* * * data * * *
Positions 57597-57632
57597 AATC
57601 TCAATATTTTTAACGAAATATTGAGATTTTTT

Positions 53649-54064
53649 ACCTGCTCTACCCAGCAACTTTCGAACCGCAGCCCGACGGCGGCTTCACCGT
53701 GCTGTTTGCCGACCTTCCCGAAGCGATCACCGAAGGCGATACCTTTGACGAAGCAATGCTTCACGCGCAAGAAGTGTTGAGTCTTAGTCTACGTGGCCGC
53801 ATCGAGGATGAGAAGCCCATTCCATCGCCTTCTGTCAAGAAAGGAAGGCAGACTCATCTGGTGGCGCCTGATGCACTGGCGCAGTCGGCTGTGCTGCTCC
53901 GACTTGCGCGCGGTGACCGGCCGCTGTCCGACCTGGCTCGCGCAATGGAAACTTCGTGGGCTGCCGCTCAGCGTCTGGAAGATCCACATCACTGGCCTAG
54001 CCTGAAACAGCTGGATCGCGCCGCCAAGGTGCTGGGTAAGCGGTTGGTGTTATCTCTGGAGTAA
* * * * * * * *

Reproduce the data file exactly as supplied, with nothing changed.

Positions 57597-57632
57597 AATC
57601 TCAATATTTTTAACGAAATATTGAGATTTTTT

Positions 53649-54064
53649 ACCTGCTCTACCCAGCAACTTTCGAACCGCAGCCCGACGGCGGCTTCACCGT
53701 GCTGTTTGCCGACCTTCCCGAAGCGATCACCGAAGGCGATACCTTTGACGAAGCAATGCTTCACGCGCAAGAAGTGTTGAGTCTTAGTCTACGTGGCCGC
53801 ATCGAGGATGAGAAGCCCATTCCATCGCCTTCTGTCAAGAAAGGAAGGCAGACTCATCTGGTGGCGCCTGATGCACTGGCGCAGTCGGCTGTGCTGCTCC
53901 GACTTGCGCGCGGTGACCGGCCGCTGTCCGACCTGGCTCGCGCAATGGAAACTTCGTGGGCTGCCGCTCAGCGTCTGGAAGATCCACATCACTGGCCTAG
54001 CCTGAAACAGCTGGATCGCGCCGCCAAGGTGCTGGGTAAGCGGTTGGTGTTATCTCTGGAGTAA